It’s out with the old and in with the new for springtime, and the same should go for toxin build up in your body. Cleansing should occur at least once a year, but it is also suggested that as the seasons change, a good cleanse can better prepare us for the changes of the seasons. Just like the temperature, the foods we eat during each season changes. As I have learned to listen to what my body needs more, I realized that my body naturally will gravitate to the foods that serve it best for the season. Going from spring to summer, the body is working up for some of the busiest months of the year.
Traditionally, cultures all around the world have practiced seasonal cleansing in all types of different ways. Specifically for a liver cleanse, the liver is how the body takes toxins out of the body, and that is how the liver earns the spot of one of the hardest working organs in our bodies! The liver works with many other organs in our body to detox blood, produce bile, hormone breakdowns, and acts as a storage facility for our vitamins and minerals. If the liver is not functioning properly, it affects many other areas of our body.
Some more important functions of the liver include removing old blood cells, helping the intestines process nutrients, chemical production for blood clotting, the breakdown and metabolizing of alcohol and consumed medications, and the production of necessary proteins and cholesterol. When people hear ‘liver disease’ they typically think of alcoholism, but that is not the only cause of liver disease or liver failure. Some other risk factors associated with liver disease include low potassium levels, drug use, exposure to certain chemicals, obesity, processed foods, viral infections and autoimmune diseases.
Some things you may notice if your liver is not performing at its best include gas or bloating, constipation, heartburn, acid reflux, yellowish tint to skin and eyes, high blood pressure, difficulty losing weight, cognitive difficulties, dark urine, chronic fatigue, poor appetite, and chronic fatigue.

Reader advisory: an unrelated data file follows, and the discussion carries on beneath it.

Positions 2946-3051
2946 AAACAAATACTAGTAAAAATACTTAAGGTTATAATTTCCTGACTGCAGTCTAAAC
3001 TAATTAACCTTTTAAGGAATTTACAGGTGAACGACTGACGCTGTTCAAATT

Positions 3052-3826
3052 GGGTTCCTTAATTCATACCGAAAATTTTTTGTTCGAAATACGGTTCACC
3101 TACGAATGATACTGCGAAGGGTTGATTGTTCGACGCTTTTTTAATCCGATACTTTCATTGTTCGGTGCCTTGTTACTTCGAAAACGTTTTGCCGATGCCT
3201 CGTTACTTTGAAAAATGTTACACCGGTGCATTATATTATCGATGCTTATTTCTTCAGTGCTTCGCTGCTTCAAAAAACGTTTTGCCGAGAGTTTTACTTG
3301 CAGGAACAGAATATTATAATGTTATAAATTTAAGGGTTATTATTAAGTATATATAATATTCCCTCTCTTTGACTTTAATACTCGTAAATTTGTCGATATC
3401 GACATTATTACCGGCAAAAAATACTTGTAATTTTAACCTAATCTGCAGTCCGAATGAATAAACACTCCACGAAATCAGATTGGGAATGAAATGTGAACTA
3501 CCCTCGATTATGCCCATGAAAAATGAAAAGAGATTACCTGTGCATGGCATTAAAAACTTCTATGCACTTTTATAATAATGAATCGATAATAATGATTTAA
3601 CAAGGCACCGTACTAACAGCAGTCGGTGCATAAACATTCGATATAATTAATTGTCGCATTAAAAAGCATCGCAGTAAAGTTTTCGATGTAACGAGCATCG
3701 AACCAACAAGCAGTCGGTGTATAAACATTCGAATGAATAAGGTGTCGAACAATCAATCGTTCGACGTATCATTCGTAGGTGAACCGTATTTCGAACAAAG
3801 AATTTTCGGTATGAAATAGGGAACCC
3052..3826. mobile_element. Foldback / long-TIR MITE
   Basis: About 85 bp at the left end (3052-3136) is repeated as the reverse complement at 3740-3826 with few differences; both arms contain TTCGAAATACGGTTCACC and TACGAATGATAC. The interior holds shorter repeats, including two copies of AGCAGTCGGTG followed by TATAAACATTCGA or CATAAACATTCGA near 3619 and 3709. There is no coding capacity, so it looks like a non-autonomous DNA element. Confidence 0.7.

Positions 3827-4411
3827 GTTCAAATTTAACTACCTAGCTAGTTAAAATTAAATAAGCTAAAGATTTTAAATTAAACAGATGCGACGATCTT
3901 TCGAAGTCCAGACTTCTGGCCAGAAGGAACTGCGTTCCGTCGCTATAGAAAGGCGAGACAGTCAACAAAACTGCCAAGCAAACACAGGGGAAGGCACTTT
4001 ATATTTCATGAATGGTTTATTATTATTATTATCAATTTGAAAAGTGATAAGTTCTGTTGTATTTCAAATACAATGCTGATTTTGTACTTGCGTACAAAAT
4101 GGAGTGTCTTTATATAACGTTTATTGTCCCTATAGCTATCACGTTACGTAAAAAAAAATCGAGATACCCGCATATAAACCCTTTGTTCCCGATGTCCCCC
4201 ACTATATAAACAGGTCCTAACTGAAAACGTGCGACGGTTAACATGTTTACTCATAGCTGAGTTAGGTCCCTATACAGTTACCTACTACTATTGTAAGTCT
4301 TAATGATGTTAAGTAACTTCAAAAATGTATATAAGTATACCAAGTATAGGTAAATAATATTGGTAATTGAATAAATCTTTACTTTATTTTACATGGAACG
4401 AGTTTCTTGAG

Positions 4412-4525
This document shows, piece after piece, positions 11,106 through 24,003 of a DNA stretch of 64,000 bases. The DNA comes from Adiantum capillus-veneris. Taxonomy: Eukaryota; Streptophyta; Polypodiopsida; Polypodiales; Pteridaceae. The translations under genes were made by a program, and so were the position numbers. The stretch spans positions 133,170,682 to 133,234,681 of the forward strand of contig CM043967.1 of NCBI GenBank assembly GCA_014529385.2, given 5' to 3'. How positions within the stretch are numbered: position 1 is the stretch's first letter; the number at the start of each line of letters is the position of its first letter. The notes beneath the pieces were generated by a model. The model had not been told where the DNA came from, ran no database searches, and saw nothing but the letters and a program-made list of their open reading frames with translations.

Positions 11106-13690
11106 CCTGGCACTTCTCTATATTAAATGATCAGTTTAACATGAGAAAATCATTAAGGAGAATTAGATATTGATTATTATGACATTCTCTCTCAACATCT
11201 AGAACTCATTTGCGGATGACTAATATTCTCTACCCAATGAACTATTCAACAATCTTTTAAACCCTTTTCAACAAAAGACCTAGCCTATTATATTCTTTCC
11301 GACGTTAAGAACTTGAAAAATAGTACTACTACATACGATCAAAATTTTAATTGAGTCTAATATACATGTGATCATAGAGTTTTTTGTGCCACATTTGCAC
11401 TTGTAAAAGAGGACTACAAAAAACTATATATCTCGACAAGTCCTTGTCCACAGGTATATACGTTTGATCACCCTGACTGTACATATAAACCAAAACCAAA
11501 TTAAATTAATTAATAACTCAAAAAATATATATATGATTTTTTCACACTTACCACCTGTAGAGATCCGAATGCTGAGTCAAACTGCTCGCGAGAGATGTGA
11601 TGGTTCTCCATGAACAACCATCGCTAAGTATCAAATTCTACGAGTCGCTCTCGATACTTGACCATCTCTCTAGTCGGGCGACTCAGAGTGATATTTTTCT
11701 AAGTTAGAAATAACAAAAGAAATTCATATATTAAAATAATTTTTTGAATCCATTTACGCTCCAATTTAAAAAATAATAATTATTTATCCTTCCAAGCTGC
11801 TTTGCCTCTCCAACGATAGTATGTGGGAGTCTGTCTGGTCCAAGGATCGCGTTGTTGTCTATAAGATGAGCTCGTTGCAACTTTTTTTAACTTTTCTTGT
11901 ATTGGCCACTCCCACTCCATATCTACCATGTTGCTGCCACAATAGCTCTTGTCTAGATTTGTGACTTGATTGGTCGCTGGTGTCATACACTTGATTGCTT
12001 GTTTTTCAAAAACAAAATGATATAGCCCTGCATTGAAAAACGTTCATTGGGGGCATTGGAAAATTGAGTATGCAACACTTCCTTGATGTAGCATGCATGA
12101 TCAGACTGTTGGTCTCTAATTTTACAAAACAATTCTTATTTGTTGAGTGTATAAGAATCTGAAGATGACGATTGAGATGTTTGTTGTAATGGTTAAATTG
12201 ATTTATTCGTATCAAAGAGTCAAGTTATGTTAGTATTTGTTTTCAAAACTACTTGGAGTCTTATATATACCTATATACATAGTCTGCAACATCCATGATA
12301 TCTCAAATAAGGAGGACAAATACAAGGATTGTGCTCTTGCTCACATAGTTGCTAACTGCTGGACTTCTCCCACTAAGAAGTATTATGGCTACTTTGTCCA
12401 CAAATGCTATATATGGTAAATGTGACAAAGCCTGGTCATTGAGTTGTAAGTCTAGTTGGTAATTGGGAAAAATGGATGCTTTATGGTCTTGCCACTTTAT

If you want to support your liver there are certain foods you should focus on. These foods include beets, carrots, tomatoes, grapefruit, spinach, citrus fruits, cabbage, turmeric, walnuts, avocados, apples, Brussels sprouts, garlic, dandelion root, leafy green vegetables, broccoli, cauliflower, asparagus, green tea, artichoke, olive oil, and alternative grains like quinoa, millet and buckwheat.
There are many diets, supplements, and programs available to cleanse your liver; you need to find the one that is best for you. Consult your doctor if you have concerns or questions. Below are some general tips that have worked for me:
Eat clean and organic
Eat a low-fat diet that is high in fiber
Take a probiotic.
Eat light meals more frequently.
Get the proper amount of sleep
Avoid alcohol and tobacco products
Avoid processed foods and whole grains
You will find that when you are done with your liver cleanse, you should notice that you have much more energy, your digestion has improved, and your skin looks younger and brighter. You will also have better mental clarity and cognitive functioning, along with a boost to your immune system and more balanced blood sugar levels.
Interested in removing toxins naturally? If you’d like to shed unwanted weight and do a little internal spring cleaning, click here to check out my Spring Cleanse Group Program.